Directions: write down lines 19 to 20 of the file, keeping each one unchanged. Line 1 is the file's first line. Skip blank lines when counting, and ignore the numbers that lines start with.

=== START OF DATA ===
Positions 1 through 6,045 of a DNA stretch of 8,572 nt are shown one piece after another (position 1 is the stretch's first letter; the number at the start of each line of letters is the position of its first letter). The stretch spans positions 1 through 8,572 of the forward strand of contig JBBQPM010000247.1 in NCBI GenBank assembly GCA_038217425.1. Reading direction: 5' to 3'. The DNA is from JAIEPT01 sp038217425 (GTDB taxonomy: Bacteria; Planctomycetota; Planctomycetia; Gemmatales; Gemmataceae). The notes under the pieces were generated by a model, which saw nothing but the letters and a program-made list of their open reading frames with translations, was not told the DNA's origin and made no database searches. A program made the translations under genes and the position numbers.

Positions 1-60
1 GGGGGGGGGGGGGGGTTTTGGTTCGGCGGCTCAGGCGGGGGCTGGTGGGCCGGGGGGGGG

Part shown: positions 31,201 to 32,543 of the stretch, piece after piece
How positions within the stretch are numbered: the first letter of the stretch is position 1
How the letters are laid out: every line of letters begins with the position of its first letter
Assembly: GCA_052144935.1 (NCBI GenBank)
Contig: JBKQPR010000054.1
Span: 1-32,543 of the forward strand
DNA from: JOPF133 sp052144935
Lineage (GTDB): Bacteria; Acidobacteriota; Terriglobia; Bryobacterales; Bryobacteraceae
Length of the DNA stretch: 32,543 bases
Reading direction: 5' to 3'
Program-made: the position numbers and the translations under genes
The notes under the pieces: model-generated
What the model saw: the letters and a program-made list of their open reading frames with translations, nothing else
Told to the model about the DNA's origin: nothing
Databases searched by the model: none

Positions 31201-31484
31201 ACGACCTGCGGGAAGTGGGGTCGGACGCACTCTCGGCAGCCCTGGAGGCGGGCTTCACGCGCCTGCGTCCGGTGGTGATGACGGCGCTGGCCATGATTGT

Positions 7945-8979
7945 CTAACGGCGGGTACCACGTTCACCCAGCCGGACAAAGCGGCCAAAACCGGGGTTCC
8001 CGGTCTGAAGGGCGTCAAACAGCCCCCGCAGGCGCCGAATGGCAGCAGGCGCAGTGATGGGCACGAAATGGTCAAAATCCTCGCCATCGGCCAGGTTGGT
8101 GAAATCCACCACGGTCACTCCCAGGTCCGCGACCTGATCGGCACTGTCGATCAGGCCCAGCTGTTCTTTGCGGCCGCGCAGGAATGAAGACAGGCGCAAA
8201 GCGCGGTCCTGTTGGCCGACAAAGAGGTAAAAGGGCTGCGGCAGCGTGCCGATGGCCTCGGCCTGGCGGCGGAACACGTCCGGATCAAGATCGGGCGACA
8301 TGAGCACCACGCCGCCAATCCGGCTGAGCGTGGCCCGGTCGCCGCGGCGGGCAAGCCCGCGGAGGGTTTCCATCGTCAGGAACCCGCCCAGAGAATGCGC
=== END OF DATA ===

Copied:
Positions 31201-31484
31201 ACGACCTGCGGGAAGTGGGGTCGGACGCACTCTCGGCAGCCCTGGAGGCGGGCTTCACGCGCCTGCGTCCGGTGGTGATGACGGCGCTGGCCATGATTGT